Tyndall: Network Evening News Not So Sensational - Broadcasting & Cable

Tyndall: Network Evening News Not So Sensational

Anna Nicole Smith and Britney Spears were scarce on the evening news in 2007
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Media critics love to lament the tabloidization of TV journalism. But if the broadcast networks’ newscasts are any indication, serious beats sensational -- by a long shot.

Last week, Andrew Tyndall, who analyzes TV news in his online Tyndall Report, released his 2007 Year in Review, which ranks the top 20 news stories -- by airtime -- among the three nightly newscasts.

While it’s no surprise that the Iraq war was the year’s top story, at 1,157 minutes total, Tyndall also noted "how strenuously all three network evening newscasts avoid tabloid, celebrity, human-interest or boldface stories."

No such story cracked the top 20. The death of Anna Nicole Smith, perhaps the year’s most salacious story, ranked No. 129 of 253 stories that received at least 10 minutes of coverage, with a mere 21 minutes from ABC’s World News with Charles Gibson, CBS Evening News with Katie Couric and NBC’sNightly News with Brian Williams.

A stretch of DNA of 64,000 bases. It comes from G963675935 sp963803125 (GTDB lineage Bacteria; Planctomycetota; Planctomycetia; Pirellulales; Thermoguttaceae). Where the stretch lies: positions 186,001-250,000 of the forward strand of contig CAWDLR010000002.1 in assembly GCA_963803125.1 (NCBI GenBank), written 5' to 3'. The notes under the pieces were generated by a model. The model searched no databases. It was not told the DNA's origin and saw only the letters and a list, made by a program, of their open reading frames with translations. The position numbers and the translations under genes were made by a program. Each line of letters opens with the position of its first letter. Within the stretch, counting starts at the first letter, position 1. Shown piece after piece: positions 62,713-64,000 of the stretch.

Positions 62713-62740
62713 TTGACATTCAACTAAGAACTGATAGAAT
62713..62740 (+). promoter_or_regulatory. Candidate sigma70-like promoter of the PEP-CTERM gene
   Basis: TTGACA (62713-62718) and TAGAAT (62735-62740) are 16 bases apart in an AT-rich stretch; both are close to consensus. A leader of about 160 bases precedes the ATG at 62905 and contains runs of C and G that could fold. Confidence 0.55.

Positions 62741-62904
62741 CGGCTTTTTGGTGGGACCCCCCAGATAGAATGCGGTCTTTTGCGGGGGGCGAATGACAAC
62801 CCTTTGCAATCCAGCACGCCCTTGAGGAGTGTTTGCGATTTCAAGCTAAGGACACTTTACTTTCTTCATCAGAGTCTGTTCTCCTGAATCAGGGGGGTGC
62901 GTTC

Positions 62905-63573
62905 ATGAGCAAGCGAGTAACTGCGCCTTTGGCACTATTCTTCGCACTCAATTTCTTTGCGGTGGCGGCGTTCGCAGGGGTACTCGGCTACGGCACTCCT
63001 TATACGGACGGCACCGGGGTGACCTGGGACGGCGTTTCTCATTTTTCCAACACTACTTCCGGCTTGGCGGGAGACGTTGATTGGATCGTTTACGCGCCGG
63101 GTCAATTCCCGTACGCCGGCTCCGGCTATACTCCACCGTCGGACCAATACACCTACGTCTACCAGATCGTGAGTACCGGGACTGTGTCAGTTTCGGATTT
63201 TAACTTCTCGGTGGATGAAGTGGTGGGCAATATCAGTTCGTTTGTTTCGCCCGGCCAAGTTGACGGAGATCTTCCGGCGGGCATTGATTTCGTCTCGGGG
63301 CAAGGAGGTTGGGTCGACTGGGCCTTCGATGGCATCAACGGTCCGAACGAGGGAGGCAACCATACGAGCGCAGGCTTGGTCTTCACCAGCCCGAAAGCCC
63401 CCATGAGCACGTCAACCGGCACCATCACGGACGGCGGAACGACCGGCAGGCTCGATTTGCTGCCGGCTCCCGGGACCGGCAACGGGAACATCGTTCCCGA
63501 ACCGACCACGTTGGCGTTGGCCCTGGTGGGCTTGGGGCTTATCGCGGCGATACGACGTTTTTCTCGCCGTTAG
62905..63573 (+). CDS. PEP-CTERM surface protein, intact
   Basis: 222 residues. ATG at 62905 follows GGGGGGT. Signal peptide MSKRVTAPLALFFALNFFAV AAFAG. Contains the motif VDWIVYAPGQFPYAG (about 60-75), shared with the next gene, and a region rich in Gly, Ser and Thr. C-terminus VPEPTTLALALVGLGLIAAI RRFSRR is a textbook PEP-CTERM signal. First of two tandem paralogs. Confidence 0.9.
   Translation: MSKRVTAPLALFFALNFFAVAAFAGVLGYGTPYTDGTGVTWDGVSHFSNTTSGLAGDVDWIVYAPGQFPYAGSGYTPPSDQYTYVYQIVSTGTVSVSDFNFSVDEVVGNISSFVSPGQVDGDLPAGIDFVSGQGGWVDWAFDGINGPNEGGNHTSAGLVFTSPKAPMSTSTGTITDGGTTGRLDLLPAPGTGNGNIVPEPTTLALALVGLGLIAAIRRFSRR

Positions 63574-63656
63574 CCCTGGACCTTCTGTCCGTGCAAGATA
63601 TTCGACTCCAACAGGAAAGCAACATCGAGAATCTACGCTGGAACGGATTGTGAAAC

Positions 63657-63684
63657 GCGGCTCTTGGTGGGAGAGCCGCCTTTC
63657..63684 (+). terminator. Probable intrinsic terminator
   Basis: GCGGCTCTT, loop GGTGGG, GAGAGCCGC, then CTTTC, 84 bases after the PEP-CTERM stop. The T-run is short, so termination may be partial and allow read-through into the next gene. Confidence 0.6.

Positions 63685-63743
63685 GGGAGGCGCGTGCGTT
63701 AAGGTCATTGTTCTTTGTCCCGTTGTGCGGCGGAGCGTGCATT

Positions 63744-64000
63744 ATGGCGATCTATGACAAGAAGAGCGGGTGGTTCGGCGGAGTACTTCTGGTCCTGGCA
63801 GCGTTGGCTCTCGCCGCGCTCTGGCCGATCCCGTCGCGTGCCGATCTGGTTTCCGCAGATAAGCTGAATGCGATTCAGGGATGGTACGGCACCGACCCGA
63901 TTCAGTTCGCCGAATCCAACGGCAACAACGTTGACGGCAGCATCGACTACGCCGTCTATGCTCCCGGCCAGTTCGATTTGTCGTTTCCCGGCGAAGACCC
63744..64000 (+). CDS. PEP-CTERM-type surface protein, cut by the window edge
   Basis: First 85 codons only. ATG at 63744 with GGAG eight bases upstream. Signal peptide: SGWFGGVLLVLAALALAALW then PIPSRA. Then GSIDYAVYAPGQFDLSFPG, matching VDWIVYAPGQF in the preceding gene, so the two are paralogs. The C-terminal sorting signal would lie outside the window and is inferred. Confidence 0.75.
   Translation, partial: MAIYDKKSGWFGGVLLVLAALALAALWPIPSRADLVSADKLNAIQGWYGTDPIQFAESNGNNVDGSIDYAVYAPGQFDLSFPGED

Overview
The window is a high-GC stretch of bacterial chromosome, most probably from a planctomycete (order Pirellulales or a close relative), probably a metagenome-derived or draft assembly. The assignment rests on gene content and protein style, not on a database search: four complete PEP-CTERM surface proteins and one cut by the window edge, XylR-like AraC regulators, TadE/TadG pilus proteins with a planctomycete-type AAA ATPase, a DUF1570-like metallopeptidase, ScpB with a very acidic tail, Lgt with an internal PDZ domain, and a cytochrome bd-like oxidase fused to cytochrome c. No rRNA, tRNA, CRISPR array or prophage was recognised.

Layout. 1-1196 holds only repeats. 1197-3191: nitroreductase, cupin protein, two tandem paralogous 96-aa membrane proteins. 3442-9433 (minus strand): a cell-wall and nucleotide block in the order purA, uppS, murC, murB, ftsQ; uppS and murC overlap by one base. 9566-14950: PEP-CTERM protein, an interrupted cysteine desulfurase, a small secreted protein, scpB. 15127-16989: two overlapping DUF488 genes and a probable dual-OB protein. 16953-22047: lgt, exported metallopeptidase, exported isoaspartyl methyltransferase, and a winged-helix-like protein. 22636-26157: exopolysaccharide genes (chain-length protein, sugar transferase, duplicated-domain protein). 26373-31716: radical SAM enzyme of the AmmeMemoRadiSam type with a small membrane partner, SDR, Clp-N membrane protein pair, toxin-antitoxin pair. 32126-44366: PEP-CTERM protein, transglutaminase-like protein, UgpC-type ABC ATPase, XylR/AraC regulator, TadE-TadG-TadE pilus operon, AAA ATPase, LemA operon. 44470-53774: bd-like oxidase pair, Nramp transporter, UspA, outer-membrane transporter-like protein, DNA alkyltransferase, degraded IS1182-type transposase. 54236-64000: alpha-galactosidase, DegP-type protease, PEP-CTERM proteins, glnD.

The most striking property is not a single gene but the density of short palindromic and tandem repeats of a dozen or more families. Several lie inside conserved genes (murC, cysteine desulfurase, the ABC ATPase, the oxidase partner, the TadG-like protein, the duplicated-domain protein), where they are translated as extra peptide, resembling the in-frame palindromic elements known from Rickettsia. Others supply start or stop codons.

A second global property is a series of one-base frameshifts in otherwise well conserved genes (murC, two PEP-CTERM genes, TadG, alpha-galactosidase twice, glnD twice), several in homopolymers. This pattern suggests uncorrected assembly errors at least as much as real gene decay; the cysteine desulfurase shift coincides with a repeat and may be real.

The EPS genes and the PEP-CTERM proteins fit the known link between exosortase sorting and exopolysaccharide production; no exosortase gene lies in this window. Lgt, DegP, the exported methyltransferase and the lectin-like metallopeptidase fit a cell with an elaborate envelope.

"If you wanted to make a serious point about it," Tyndall said, "when Gibson and Couric left their morning shows [ABC’s Good Morning America and NBC’s Today, respectively], the news changed them more than they changed the news."

Of course, schlock is still plentiful in the a.m., he said, adding, "That stuff is bread and butter for the morning shows."

With Joel Topcik

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